There’s no question that signiﬁcant new standards are required for environmental assessments in B.C. However, the Ajax Project is deﬁnitely not an example of the type of standards that are desperately needed in this province.
As much as KGHM in its sponsored “news” report (Sponsored Content, ‘Ajax Project environmental assessment sets new standards for review of mining projects in B.C.,’ Kamloops This Week, April 9) would lead us to believe, the company’s environmental assessment application was so deﬁcient that it led to a large number of requests by government agencies (federal and provincial), community groups and individuals, and SLR (City of Kamloops consultants) seeking further information about KGHM’s technical studies.
In fact, now that KGHM has responded to public comments made during the public comment period last year, community groups remain concerned that their issues were not addressed, and this will lead to KGHM downloading risks to residents and the City.
It’s ironic that KGHM would tout the current environmental assessment process when experts in this area have requested that the Premier establish a Judicial Commission of Public Inquiry to rectify and improve mining regulation in BC.
In a formal request to the Premier on March 8 – which was accompanied by a very comprehensive brief – Calvin Sandborn (legal director of the Environmental Law Centre at University of Victoria) stated that there is “irrefutable evidence that the provincial mine regulatory system is in a state of profound dysfunction.”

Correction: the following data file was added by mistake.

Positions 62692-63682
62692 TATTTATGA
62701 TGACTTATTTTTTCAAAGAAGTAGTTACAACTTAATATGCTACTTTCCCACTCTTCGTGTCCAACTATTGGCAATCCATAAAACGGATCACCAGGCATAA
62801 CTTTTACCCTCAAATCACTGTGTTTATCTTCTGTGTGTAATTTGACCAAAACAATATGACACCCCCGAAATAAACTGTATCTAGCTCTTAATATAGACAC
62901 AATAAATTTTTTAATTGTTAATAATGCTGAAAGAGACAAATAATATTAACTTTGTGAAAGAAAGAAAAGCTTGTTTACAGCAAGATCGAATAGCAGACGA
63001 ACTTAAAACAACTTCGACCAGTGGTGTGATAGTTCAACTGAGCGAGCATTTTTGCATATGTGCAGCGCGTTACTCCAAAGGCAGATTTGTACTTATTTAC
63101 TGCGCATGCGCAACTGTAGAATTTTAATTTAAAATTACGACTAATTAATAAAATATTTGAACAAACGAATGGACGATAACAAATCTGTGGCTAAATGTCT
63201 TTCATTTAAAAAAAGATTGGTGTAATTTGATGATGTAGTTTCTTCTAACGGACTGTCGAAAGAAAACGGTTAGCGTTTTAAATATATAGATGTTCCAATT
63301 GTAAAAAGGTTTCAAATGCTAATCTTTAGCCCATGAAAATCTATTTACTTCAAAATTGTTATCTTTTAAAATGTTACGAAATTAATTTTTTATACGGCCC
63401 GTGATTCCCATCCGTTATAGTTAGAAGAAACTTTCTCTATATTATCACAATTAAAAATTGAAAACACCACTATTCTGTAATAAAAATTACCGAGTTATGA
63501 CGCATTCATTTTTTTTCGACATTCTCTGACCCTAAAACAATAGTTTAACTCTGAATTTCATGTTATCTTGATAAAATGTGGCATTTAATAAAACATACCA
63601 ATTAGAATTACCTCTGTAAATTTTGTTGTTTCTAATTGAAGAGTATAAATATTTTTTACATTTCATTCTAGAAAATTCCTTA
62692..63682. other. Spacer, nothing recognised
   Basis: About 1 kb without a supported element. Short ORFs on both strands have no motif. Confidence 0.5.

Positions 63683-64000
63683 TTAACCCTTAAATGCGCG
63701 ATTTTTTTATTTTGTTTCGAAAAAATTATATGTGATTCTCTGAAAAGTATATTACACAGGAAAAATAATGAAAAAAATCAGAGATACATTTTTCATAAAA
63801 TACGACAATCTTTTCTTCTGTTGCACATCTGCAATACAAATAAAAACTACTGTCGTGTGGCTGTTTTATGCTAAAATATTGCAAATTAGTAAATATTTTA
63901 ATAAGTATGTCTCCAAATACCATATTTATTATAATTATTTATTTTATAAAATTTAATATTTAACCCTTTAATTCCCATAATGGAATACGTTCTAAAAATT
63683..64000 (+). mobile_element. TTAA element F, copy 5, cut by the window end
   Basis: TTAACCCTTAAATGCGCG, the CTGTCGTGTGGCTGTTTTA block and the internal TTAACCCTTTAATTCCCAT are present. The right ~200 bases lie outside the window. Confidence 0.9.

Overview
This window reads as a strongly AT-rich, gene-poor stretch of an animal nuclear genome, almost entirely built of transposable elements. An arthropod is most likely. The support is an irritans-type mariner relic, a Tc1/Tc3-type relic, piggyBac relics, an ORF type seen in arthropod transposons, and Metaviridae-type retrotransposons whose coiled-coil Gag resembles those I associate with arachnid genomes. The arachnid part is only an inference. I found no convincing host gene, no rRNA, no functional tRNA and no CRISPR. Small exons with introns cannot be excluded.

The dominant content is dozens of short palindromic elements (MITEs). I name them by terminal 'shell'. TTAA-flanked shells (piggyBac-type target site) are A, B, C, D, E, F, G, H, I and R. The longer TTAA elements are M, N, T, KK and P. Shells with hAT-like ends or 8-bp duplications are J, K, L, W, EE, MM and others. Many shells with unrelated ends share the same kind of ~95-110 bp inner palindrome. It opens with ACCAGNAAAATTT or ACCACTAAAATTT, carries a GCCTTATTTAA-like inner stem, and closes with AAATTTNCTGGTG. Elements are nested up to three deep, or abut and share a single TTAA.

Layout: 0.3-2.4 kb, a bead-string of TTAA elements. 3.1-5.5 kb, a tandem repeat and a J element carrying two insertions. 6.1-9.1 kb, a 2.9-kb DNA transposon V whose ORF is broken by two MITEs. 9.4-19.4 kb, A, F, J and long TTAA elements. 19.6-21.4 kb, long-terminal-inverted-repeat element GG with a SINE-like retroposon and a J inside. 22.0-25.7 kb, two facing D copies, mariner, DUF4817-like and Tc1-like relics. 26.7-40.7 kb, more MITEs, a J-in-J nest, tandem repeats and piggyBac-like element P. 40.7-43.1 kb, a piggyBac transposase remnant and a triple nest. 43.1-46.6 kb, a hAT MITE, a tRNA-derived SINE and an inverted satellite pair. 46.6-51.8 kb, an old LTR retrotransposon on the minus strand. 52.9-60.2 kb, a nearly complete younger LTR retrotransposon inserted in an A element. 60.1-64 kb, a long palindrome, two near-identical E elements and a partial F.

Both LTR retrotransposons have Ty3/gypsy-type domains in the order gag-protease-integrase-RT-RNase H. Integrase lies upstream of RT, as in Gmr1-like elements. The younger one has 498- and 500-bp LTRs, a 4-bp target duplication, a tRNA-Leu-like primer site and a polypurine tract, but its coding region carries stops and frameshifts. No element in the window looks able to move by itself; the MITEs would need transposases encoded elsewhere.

He lists a series of major systemic failures that demonstrate the need for wide-ranging reform, some of which include the Mount Polley Mine disaster, the Auditor General’s devastating critique of provincial enforcement of mining laws, and recent studies that document how B.C.’s rules for environmental assessment fall far short of global best practices. See http://www.elc.uvic.ca/category/environment/mining-energy/
The provincial assessment process isn’t the only one in need of reform. The federal Liberals campaigned on a promise to revamp the federal environmental assessment process and the recently released Panel Review of the Federal Environmental Process highlights how inadequate the federal assessment process is. See https://www.canada.ca/en/services/environment/conservation/assessments/environmental-reviews/environmental-assessment-processes/building-common-ground.html
It’s no wonder, with the urgent need for changing these environmental assessment processes, the SSN conducted its own unique assessment process of the Ajax proposal.
Perhaps it’s time for Kamloops citizens, and especially local media, to join the broader discussion that’s occurring on the provincial and national levels. There’s no better time, since these ﬂawed assessment processes are the ones that will decide whether to allow a huge open pit mining operation next to our city.
No matter how much KGHM spins this as a new standard, in reality it’s a system we should all be questioning. With the provincial Liberals in receipt of $4 million in political donations from the mining industry, it would take substantial public pressure to force them to make necessary changes. This is evident from the rejection by Energy and Mines Minister Bill Bennett, on Tuesday last week, of Sandborn’s request.